Wednesday, July 15, 2009

Crematorium Tour

First let me say: we didn't plan to go on this tour.

We got up early to see Ganga-ji, the goddess, at sunrise.

"You want boat ride?" several men asked us at 5 am. As a group of five Americans, we were easily targeted.

Some wanted to go, so soon all of us were climbing aboard the boat. Among the sights was a sign for Mother Theresa, spelled "Rytasha."

It was a beautiful and interesting ride, but after two hours, the man paddling our boat said, "You like to go ashore? Just ten or fifteen minutes."

Actually, he was 78 years old and had picked up a younger man a half hour earlier to share the rowing.

"Do you need a break?" we asked. "Okay, we'll go ashore briefly."

But as we climbed off the boat, we were taken into the hands of a tour guide who led us up into the main crematorium of Varanasi.

Not quite the peaceful dawn I had had in mind.

No photos allowed, of course. We were shown pyres still burning from the night before, supplies of sandal wood, and the three buildings where people live who are waiting to die. The people in charge of this place care for them--and doing all of this death-related work makes them one of the lowest castes.

People come because if they die here and are put in the Ganga, they go straight to Nirvana.

The guide explained that five different kinds of incense are put on each body. At the end of the funeral fire, the family pours water on the fire from a clay pot, breaks it, and experiences closure.

"You go heaven, I go home," is the belief, the guide said.

We were led to a priest in a small room overlooking the Ganga. He prays by the eternal fire, lit 3500 years ago, from which all the individual pyres are lit.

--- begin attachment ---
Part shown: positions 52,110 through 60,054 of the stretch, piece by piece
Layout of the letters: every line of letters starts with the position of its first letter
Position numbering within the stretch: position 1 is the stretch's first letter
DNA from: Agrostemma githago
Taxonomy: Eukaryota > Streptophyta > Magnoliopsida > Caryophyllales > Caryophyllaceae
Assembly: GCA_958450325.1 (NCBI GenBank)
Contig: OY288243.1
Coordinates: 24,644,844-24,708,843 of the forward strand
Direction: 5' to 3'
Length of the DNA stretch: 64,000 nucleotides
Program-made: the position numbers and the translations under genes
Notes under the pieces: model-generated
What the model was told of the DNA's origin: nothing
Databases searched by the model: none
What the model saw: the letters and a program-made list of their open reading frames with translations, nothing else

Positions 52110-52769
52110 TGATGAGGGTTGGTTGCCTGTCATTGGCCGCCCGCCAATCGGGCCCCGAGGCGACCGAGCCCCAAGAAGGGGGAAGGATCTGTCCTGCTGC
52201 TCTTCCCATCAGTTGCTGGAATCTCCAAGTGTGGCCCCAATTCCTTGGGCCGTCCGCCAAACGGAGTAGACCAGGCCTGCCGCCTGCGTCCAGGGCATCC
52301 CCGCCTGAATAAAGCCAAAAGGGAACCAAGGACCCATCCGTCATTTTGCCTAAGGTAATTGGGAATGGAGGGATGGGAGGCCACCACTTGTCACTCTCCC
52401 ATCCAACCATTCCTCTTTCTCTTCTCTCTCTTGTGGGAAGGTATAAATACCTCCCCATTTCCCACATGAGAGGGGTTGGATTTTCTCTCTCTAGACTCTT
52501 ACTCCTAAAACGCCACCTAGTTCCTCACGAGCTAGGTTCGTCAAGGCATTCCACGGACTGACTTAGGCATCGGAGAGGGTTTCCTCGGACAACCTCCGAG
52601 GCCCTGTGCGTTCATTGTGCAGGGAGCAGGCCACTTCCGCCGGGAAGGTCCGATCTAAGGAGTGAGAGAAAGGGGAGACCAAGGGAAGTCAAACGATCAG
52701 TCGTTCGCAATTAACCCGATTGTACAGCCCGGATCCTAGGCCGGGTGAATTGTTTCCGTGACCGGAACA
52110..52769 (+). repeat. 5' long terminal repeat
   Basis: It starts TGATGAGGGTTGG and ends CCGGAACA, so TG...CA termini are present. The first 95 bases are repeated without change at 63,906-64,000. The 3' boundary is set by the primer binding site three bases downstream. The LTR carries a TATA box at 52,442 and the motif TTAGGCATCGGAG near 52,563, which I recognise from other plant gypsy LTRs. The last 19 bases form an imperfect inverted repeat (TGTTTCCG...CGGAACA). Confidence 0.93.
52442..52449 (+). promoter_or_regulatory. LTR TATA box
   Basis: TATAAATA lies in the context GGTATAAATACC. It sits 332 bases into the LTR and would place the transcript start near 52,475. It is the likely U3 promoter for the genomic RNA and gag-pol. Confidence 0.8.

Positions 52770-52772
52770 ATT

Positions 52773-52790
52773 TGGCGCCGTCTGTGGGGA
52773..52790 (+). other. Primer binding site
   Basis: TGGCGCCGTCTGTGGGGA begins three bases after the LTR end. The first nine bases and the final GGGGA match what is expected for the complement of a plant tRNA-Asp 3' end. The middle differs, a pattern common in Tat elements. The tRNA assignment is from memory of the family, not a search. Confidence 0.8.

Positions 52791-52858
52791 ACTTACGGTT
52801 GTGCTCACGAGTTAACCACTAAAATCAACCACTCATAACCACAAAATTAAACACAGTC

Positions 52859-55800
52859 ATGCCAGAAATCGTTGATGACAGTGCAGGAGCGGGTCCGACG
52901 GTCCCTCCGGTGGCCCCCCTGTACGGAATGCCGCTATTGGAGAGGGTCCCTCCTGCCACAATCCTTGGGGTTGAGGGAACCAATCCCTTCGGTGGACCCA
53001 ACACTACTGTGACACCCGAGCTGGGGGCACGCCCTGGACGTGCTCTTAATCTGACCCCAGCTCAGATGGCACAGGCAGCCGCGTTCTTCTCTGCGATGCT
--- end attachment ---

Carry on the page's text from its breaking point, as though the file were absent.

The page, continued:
"It's good karma to give here," the guide informed us.

We each kneeled before him in order to get a blessing, which turned out to be a kind of fortune telling.

"Try to change your life. You are lucky," the priest told me, holding my head and making an orange mark between my eyebrows.

He extended his hand, and when I shelled out 100 rupees, his face told me it was not enough. Okay, 500 rupees.

The bones and ashes are wrapped in a shiney cloth and placed in the Ganga with a rock to make them sink.

We had to make a couple of other donations, and then our guide returned us to the boat.

His name is Saylu Surendar, and he does this work on a volunteer basis for three hours before his work day and also after work.

"It's good karma," he explained.

And it was clear we needed to tip him--but our funds for paying the man who rowed our boat were fast dwindling.

Note: a sales boat accosted us soon after we left the crematorium, offering necklaces and various other souvenirs. We bought a small leaf bowl of flowers and a wick in a bit of wax to give to Ganga-Ma, the mother goddess.

But then we couldn't light the wick in the early morning breeze. Someone finally lit it for us, and we set it to sail on the water.

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